COVID-19 infection rates continue to be on the decline across Clark County, showing a decrease in new cases for the sixth week in a row, according to the latest data from Clark County Public Health.
The COVID-19 activity rate, which measures new cases per 100,000 population over seven days, decreased from 47.3 last week to 43.1 as of Thursday, according to Public Health data.
To date, 106,587 cases have been reported in Clark County, with 259 new cases this week, according to Public Health data. Six new deaths were reported this week, bringing county totals to 949.
The number of reported cases is likely an undercount due to at-home testing and other factors that lead to under-reporting, Clark County Public Health Director Dr. Alan Melnick said at a Board of Health meeting Wednesday.
Hospitalization rates of those with or suspected of having COVID-19 slightly increased this week.
Clark County hospitals remain near capacity. As of Thursday, 98.4 percent of hospital beds were occupied, up from 96.6 percent last week and 97.6 percent the week before, according to Public Health data. It showed that 94.9 percent of intensive care unit beds were occupied, down from 95.9 percent last week and 96.3 percent the week before.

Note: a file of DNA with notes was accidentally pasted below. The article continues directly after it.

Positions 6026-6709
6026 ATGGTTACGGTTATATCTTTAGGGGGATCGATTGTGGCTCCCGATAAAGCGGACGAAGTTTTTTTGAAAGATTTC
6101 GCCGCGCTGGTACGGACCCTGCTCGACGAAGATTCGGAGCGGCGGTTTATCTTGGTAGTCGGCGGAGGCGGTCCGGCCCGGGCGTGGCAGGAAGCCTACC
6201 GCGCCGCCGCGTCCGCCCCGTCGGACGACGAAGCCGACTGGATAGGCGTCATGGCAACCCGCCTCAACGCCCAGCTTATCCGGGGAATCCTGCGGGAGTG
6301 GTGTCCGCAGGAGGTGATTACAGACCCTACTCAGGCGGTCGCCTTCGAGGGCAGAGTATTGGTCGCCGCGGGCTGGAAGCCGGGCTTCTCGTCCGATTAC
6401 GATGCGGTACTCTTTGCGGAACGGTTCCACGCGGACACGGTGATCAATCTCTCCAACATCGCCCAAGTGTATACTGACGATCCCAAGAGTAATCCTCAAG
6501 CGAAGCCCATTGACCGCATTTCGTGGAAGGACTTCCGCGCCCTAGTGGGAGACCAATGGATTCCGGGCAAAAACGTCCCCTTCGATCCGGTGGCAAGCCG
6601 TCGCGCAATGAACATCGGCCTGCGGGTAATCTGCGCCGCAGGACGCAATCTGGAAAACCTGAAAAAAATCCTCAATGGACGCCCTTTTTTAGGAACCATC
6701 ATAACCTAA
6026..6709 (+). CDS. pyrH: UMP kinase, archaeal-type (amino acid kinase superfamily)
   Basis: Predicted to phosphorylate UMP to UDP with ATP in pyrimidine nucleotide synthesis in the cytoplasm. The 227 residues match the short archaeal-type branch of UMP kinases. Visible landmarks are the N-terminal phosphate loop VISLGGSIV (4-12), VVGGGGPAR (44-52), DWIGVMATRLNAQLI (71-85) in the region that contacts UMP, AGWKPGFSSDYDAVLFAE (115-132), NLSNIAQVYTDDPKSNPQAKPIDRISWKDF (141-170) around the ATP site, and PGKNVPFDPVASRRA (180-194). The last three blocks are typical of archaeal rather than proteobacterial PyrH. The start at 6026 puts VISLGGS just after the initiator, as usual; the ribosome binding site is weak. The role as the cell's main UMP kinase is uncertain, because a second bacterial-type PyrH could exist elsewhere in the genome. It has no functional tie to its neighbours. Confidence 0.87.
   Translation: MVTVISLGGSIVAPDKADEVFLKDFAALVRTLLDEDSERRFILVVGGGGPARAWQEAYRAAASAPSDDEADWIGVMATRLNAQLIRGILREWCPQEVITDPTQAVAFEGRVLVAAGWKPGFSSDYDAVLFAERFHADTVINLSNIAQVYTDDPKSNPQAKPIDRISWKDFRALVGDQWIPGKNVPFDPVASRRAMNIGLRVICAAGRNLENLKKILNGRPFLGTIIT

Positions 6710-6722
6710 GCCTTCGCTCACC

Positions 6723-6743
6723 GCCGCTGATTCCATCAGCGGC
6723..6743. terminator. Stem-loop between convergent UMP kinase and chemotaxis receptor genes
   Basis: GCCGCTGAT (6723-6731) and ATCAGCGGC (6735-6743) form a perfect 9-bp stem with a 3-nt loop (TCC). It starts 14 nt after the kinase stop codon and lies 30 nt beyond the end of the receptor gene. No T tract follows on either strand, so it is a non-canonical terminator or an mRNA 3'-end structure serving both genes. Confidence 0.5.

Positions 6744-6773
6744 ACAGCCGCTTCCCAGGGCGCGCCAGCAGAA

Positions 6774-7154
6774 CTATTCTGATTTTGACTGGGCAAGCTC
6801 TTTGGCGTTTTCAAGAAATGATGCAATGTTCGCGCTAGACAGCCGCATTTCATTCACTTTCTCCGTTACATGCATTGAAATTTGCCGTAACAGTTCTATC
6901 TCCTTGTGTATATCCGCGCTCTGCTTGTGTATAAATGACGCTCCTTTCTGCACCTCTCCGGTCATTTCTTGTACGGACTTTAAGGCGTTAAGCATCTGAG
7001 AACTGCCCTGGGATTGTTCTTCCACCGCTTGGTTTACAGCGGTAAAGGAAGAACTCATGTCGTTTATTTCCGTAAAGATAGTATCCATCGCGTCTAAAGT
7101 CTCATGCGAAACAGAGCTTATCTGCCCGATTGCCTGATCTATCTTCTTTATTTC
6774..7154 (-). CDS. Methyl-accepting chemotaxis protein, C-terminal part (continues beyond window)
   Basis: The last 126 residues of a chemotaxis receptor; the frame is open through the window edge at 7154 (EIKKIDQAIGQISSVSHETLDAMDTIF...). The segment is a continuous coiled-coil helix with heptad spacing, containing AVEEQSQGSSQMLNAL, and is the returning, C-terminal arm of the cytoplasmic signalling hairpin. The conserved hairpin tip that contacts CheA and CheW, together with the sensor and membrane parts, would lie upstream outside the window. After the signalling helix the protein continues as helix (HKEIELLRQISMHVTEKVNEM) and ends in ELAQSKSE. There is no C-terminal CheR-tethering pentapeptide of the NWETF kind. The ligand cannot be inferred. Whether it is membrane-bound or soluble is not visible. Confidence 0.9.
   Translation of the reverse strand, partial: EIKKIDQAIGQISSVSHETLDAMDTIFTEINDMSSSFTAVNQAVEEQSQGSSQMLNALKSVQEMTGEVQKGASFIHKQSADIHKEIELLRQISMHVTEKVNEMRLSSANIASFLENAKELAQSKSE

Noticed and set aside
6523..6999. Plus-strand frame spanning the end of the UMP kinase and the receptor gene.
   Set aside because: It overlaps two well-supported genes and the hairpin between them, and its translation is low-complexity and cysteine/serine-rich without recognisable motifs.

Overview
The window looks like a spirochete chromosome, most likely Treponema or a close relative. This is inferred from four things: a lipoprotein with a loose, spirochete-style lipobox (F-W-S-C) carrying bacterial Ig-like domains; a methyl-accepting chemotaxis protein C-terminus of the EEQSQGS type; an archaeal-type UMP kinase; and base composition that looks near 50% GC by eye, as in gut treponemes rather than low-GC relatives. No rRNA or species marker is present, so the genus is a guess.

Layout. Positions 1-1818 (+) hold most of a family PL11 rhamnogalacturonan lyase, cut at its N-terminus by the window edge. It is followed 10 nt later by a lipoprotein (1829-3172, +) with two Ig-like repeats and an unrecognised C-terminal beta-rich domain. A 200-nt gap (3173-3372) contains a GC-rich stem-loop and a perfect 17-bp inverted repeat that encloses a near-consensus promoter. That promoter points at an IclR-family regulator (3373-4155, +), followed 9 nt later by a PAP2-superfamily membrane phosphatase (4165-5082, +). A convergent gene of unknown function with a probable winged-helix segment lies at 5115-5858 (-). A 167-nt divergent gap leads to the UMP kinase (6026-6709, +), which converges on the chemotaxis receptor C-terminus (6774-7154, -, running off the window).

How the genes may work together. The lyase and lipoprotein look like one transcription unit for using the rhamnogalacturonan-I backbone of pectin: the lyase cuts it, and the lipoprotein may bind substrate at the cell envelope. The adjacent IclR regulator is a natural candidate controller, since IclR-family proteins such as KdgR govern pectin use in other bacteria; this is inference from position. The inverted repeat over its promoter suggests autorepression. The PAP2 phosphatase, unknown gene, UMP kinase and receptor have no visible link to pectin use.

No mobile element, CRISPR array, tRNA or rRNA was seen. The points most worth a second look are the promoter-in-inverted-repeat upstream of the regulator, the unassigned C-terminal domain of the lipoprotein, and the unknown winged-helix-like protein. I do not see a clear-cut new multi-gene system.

Patients with or suspected of having COVID-19 accounted for 7.3 percent of hospital beds, slightly up from 7.1 percent last week, while 10.2 percent of ICU beds were occupied by patients with or suspected of having COVID-19, up from 8.2 percent last week.
Hospitals in Clark County were treating 41 people with or suspected of having COVID-19 as of this week, up from 37 last week and down from 46 the week before. The rate of new hospital admissions over seven days decreased to 4 per 100,000, down from 5.2 last week.
The county continues to remain in the low-risk category for disease transmission, according to the Centers for Disease Control and Prevention, though health officials continue to urge those who feel sick to stay home and take a COVID-19 test.
If you test positive for COVID-19 with an at-home test, health officials ask that you report it to the state’s COVID-19 hotline at 1-800-525-0127. The CDC recommends that you stay home for at least five days upon testing positive and wear a mask if going out for five additional days.
The CDC recommends that everyone 5 years and older get an updated bivalent COVID-19 booster, which is safe to get along with a flu vaccine, according to Melnick.
COVID-19 vaccines and boosters are available all across the county. For more information on where to schedule a vaccine or booster visit www.vaccines.gov.